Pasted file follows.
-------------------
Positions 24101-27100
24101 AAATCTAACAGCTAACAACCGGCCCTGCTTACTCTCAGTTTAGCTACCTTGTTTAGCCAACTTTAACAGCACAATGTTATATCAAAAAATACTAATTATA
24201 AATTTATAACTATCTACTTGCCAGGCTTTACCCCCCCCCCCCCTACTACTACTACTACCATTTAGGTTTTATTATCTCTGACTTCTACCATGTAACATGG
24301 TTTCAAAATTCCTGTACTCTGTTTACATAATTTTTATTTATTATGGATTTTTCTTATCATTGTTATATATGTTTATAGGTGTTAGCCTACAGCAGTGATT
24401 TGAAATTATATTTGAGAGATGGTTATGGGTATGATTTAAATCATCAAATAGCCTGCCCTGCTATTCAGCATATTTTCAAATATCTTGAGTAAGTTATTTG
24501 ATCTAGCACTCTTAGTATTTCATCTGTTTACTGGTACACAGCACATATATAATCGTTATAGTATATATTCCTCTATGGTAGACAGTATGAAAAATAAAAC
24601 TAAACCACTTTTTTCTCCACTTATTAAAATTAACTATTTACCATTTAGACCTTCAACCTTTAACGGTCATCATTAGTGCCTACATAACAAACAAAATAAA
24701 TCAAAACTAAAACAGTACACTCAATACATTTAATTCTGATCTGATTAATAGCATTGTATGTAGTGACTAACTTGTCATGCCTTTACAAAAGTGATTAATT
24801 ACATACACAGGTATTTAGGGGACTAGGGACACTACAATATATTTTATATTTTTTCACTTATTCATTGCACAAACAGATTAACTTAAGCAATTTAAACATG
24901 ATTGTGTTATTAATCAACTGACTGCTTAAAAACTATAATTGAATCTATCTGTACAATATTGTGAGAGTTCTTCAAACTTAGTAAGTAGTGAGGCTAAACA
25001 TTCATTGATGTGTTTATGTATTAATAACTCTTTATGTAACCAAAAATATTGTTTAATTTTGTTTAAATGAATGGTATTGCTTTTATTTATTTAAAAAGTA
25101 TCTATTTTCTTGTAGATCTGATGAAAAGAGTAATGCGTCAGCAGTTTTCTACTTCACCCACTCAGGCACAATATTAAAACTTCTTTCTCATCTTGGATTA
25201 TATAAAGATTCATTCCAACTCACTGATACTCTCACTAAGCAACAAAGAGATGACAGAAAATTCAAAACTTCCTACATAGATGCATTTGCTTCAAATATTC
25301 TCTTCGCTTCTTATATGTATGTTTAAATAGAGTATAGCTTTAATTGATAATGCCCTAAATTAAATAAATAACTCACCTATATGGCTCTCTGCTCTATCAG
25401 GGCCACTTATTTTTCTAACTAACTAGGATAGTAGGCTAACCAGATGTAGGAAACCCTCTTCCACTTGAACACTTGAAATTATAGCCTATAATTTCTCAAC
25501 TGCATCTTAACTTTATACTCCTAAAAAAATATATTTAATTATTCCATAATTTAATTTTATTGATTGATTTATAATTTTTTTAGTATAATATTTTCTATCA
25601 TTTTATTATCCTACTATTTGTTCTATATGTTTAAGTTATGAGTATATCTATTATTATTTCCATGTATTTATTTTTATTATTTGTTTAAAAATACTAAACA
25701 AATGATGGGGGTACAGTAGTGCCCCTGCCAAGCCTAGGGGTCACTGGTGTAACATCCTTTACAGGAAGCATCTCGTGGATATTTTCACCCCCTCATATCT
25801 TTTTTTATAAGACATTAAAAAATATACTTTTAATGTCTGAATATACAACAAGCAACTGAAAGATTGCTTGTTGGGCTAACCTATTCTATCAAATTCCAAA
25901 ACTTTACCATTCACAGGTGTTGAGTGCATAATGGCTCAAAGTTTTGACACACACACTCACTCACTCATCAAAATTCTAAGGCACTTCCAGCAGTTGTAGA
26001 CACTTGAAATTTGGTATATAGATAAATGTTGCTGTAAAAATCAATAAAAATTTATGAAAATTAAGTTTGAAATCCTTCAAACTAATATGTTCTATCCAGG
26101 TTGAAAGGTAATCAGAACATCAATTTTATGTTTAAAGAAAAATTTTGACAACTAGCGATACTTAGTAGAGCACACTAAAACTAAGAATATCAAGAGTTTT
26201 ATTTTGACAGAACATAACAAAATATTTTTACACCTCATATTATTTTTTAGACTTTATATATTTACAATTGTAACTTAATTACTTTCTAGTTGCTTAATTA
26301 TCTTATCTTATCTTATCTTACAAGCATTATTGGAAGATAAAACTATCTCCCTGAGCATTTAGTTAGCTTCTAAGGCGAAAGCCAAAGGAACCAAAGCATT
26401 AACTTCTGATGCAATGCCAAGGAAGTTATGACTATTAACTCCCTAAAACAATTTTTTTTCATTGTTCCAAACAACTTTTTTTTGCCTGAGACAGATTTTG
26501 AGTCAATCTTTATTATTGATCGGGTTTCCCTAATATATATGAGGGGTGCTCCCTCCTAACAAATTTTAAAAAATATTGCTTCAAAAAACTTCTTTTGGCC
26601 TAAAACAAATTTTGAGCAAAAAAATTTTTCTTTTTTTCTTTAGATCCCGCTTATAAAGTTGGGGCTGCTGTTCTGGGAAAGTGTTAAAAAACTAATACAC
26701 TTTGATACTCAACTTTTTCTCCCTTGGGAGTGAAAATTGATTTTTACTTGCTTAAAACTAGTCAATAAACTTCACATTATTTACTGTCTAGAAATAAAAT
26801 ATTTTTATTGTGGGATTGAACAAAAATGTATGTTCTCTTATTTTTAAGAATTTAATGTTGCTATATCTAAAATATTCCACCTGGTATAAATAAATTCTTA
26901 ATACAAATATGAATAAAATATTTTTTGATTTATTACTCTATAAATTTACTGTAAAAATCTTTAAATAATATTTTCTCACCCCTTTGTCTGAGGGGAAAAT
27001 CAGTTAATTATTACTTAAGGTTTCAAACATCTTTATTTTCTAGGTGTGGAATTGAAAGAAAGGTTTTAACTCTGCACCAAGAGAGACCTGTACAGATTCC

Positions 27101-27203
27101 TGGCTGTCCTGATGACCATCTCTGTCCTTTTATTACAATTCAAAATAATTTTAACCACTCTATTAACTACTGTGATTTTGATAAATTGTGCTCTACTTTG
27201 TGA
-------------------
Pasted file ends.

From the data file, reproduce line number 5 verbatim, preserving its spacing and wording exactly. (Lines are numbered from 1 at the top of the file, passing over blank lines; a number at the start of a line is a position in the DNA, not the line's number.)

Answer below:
24401 TGAAATTATATTTGAGAGATGGTTATGGGTATGATTTAAATCATCAAATAGCCTGCCCTGCTATTCAGCATATTTTCAAATATCTTGAGTAAGTTATTTG